Exclusion from schools for religious reasons may breach rights
Former UN official says schools need to accommodate diversity in their access policies
At present 96% of primary schools are under the control or ownership of religious denominations. The “baptism barrier” allows schools which are over-subscribed to prioritise the admission of children on the basis of religion
The exclusion of children from State-funded schools on the basis of their religion may be in breach of their human rights, a former UN official and Catholic theologian has warned.
Prof Heiner Bielefeldt, a former UN special rapporteur, told an education conference in Dublin on Monday that schools needed to be inclusive and accommodate diversity in their access policies.
He was speaking as the Minister for Education Richard Bruton considers a number of options aimed at limited or removing the “baptism barrier” from admission to primary schools.
At present about 96 per cent of primary schools are under the control or ownership of religious denominations. The “baptism barrier” allows schools which are over-subscribed to prioritise the admission of children on the basis of their religion.
Speaking at the conference organised by the campaign group Equate, Prof Bielefeldt said: “I think the whole school system must be inclusive. We have a combination of human rights at stake here...the right to education, children’s rights, parental rights, but not least the freedom from religion or belief itself.
“The way we should deal with religious diversity in our increasingly pluralistic society is to give space and not to discriminate [on the basis of religion] when it comes to access to important institutions like schools...”
Last month Mr Bruton announced a number of options aimed at ensuring children have greater access to their local primary school. He has extended the deadline for submissions from interested parties until March 20th.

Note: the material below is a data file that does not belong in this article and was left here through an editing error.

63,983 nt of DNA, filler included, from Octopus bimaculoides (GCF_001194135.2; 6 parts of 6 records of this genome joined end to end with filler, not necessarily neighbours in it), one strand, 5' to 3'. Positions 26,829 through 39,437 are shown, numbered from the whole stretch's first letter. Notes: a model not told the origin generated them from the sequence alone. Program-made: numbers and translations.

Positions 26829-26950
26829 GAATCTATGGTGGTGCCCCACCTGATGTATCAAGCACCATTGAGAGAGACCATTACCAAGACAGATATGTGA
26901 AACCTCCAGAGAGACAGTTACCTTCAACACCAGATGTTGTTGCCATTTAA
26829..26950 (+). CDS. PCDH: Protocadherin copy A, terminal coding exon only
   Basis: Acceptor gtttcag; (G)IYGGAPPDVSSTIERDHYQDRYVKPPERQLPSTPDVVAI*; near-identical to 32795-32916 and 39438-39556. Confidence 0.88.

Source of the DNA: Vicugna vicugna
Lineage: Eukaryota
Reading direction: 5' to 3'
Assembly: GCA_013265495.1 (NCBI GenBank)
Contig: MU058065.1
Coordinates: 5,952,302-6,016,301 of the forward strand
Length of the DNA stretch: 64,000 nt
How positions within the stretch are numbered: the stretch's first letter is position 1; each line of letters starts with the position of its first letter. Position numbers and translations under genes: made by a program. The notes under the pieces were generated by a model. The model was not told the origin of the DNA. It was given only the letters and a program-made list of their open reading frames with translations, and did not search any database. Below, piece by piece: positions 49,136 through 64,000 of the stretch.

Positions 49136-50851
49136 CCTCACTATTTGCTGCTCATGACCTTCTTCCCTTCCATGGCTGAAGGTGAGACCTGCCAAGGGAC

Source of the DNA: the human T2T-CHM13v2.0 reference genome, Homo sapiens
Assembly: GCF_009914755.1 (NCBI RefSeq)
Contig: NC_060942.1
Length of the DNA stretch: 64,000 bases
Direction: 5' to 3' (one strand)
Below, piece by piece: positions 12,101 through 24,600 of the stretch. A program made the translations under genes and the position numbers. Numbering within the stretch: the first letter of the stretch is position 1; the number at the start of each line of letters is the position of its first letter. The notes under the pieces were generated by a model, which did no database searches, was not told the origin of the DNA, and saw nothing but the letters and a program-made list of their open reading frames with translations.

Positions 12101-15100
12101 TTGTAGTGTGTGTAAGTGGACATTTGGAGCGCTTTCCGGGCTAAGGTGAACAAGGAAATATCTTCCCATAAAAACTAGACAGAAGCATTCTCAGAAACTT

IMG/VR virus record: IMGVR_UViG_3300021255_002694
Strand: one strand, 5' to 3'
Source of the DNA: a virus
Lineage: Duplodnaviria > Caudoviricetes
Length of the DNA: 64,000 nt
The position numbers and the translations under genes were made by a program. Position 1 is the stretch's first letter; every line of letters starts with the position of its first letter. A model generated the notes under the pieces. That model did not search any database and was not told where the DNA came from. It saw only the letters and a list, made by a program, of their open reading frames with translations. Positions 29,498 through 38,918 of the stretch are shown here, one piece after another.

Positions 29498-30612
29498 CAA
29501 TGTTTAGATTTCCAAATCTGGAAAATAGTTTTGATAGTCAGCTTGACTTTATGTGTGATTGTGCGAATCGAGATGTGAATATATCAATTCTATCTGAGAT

Speaking at the same conference, Mr Bruton said a “fair degree of consensus” would be needed to chart a way forward.
“We are trying to accommodate more diversity, to create a better environment for young people, to create tolerance towards people of all beliefs which we can see in other countries has been a source of huge problems.
“We’re trying to move our education system in a certain direction. We have to move with a fair degree of consensus with the various stakeholders in order to be successful.”
Prof Bielefeldt said religious instruction, or patron’s programmes, should be taught at school given the demand among parents and students for this approach. However, he said it was important to ensure there is a “low-threshold” opt-out for students that is not “humiliating or intimidating”.
While 72 per cent of respondents said they agreed the “baptism barrier” should be dropped, the same poll found that 24 per cent would not have baptised their child if they did not need it to gain entry to school.
Director of Equate Michael Barron said the research showed that most parents were looking for change.
“Ireland has changed enormously in the past 20 years; we are a more diverse society than at any other time in our history.
“Consensus is building that a school system which once befitted the needs of parents now no longer does so. Yet for a variety of reasons reform has to date been slow.”